The physiotherapist will normally place the knee in a back splint which does not allow your knee to flex for 2 weeks. A PCL brace, specifically designed to protect the reconstructed PCL, is then fitted that will limit your ability to fully flex your knee past 900. You are requested to not actively flex the knee as contracting the hamstrings to flex may place the new ligament under too much strain. However the knee can be passively flexed and this will be encouraged. Quadriceps exercises will be utilised to strengthen the thigh. Crutches are usually necessary for six weeks non-weight bearing through the operated leg, but your Consultant will specifically explain this to you as each case is different and this may not be necessary. The Cryocuff sleeve remains on the knee while at rest and removed for exercises and mobilising.

 

You are normally in hospital for 1 day and discharged when you are safe with crutches and able to move satisfactorily. In the early two week phase you should continue with the exercises you were shown in hospital. These exercises are vitally important for the best possible results post-operatively. You will benefit from continuing usage of the Cryocuff at home until you return to clinic approximately 10-14 days after surgery. You will be referred to start outpatient physiotherapy at this time.

 

In this initial 10 day period after surgery it is quite common to experience bruising and swelling in the calf, the front of the shin or inner thigh from the site of your hamstring graft. This can appear quite alarming but is not serious. You may also experience some numbness over the front of the shin or around the scar, this is normal and sensation will return over a period of time.

Rehabilitation & Physiotherapy

Physiotherapy is vitally important if there is to be a successful outcome of the PCL reconstruction.  It takes a great deal of effort, commitment and time.  If you do not feel you can commit yourself fully, it is probably best not to undergo the operation as you will have a less favourable result.

In general, a brief outline of stages and goals after the reconstruction are:

  • Protected movement within a splint for 6 weeks
  • Gym activities for weeks 6-12
  • Light jog and golf at 3-4 months
  • Non-contact sports training at 6 months
  • Full return to contact sports at 9 months

Progress after the reconstruction is based on the time involved in the formation and maturation of the new ligament and on functional goals.  All patients advance at different rates but the time factors are the average basis upon which progression is made.  Progression too early may jeopardise your new ligament and cause it to rupture.  At all stages you should be guided by your consultant or physiotherapist.  If you have specific queries about your rehabilitation please contact either your consultant or physiotherapist.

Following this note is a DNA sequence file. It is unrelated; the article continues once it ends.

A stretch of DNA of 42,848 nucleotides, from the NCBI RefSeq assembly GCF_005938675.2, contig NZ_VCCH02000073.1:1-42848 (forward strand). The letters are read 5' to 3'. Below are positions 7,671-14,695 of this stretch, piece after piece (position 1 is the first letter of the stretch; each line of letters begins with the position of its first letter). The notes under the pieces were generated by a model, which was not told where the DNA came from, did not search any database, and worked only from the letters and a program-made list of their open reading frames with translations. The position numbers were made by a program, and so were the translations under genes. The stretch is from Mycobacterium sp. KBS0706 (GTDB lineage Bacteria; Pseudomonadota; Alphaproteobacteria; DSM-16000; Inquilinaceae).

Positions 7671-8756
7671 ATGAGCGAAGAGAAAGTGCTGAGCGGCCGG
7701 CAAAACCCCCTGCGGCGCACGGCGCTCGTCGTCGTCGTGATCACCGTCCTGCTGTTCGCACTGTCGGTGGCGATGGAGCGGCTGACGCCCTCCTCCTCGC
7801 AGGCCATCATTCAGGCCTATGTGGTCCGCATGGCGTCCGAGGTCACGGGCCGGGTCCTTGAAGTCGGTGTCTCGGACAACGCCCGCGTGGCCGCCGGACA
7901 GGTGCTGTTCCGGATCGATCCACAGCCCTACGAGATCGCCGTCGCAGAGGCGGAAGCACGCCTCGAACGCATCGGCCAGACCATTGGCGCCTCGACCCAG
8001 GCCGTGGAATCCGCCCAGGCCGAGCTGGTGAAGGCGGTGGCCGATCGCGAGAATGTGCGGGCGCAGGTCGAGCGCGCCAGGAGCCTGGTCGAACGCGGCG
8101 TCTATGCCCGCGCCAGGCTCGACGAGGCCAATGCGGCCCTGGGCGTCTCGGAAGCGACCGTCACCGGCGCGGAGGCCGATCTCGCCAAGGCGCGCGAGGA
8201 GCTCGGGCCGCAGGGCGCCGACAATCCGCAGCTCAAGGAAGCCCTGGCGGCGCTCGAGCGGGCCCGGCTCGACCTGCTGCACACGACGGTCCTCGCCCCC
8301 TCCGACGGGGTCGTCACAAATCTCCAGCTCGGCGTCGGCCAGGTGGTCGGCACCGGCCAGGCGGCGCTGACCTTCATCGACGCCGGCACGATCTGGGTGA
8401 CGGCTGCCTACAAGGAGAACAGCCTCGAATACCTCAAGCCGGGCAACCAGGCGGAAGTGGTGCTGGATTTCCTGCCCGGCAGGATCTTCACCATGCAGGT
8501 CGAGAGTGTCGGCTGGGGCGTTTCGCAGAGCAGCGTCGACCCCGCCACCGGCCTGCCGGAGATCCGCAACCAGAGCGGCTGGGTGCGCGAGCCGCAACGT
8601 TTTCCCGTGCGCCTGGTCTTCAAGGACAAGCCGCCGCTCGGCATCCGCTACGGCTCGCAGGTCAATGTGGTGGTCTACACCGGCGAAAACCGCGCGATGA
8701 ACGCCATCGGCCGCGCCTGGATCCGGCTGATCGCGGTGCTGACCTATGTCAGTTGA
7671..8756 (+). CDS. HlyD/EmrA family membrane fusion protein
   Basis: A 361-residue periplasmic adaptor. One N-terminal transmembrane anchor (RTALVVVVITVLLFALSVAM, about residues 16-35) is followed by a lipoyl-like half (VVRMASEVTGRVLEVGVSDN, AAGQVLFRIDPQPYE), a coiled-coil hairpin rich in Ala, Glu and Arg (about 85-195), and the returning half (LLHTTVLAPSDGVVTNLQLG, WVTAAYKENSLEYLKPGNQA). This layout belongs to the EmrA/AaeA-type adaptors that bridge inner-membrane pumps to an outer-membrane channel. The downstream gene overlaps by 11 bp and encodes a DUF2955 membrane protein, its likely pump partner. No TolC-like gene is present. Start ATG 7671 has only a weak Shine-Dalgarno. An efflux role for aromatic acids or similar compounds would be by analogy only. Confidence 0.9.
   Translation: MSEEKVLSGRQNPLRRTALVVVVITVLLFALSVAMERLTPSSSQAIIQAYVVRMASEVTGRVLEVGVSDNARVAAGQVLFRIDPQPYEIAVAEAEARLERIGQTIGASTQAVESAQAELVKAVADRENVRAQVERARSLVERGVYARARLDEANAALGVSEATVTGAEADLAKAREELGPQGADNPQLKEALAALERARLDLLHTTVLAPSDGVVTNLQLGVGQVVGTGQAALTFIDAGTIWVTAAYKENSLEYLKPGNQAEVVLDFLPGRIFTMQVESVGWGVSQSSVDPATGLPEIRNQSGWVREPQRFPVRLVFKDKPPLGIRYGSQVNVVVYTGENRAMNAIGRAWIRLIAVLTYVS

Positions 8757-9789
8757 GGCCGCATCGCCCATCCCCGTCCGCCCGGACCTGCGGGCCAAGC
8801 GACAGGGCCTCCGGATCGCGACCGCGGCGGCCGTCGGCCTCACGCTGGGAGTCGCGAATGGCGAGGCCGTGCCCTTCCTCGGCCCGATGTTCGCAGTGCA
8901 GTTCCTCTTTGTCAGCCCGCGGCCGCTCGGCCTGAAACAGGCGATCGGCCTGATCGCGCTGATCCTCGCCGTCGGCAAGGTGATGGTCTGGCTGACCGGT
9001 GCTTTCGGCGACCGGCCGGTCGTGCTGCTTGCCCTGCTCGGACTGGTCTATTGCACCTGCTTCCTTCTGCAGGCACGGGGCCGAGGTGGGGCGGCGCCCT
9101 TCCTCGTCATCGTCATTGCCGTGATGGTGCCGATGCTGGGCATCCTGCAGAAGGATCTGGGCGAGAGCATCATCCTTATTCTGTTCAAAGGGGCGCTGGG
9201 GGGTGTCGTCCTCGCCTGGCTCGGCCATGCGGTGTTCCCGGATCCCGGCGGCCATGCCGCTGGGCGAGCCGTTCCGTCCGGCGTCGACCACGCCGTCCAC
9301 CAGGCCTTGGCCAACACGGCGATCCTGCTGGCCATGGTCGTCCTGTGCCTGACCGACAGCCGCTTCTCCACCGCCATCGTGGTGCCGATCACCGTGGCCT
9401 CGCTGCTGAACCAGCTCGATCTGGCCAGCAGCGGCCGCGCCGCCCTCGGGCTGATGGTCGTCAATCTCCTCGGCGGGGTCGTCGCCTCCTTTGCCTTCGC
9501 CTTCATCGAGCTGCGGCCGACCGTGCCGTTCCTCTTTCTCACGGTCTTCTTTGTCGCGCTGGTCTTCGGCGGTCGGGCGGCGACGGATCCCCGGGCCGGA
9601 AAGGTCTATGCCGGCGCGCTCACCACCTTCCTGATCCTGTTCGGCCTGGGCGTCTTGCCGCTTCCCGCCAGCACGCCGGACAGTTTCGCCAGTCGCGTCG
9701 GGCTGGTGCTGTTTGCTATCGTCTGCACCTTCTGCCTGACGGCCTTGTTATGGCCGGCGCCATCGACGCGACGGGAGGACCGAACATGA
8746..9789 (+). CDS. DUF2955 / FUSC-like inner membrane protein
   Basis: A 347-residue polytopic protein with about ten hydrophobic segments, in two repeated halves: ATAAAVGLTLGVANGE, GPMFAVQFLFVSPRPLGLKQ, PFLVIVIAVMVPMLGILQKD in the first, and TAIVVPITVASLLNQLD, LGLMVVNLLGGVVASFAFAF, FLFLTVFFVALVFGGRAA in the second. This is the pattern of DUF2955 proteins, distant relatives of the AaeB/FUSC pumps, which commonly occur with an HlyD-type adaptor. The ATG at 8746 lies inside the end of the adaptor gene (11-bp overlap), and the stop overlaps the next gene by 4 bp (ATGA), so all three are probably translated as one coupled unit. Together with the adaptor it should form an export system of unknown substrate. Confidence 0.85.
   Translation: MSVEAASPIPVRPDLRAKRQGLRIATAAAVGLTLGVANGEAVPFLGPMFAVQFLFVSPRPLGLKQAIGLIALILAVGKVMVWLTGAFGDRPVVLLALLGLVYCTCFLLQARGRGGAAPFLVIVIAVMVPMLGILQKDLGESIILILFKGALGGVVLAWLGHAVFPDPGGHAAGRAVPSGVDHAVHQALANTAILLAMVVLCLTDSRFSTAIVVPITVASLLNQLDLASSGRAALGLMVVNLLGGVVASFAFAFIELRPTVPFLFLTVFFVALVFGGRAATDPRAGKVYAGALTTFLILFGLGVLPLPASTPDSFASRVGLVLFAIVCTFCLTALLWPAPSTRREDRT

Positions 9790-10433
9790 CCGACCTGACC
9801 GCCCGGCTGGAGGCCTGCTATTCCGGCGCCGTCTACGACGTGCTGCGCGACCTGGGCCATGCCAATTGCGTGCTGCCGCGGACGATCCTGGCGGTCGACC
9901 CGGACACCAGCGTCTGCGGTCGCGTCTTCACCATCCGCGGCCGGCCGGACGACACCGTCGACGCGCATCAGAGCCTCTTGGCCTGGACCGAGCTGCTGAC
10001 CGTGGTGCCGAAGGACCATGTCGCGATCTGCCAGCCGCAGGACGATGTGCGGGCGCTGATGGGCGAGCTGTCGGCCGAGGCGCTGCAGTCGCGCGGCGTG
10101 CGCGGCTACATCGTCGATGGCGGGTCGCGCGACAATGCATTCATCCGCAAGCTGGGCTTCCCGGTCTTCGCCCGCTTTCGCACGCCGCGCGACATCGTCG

Please be aware that this protocol relates only to a standard isolated PCL reconstruction.  If there is other ligament or cartlidge damage, the rehabilitation may vary from this protocol.

Possible risks & complication

As with all procedures, there are risks of complications but these are rare.  PCL reconstruction, especially recently, has a good record of safety and success.  If complications occur, these may include:

1. Stiffness of the knee

2. Peristent pain over the front of the knee

3. Persistent swelling of the knee

4. Deep venous thrombosis (DVT).  It is advisable not to take the oral contraceptive pill for 6 weeks prior to surgery or HRT at the time of surgery.  Please ask for advice if necessary.

5. Infection of the knee.  This is a rare but extremely serious complication.  Antibiotics are given during and shortly after the operation to minimise the risk.

6. Failure of the graft.

7. Damage to the popliteal artery or vein.  These large blood vessels lie at the back of the knee.  During the PCL reconstruction, when on of the "tunnels" is made in the tibia to allow passage to the graft, damage can rarely occur to these vessels.  The operation is performed under image intensifiers to minimise risk but patients should always be aware of the risk of damage to the vessels during the operation.  These risks will be discussed in your consultation.

8. Swelling of the calf.  

Please contact the hospital at which you undewent surgery if you are at all concerned that there is a problem.  In particular act immediately if you develop a fever, severe pain or significant wound problems.

We hope this guide has been useful.  If you have any questions relating to this please ask your consultant.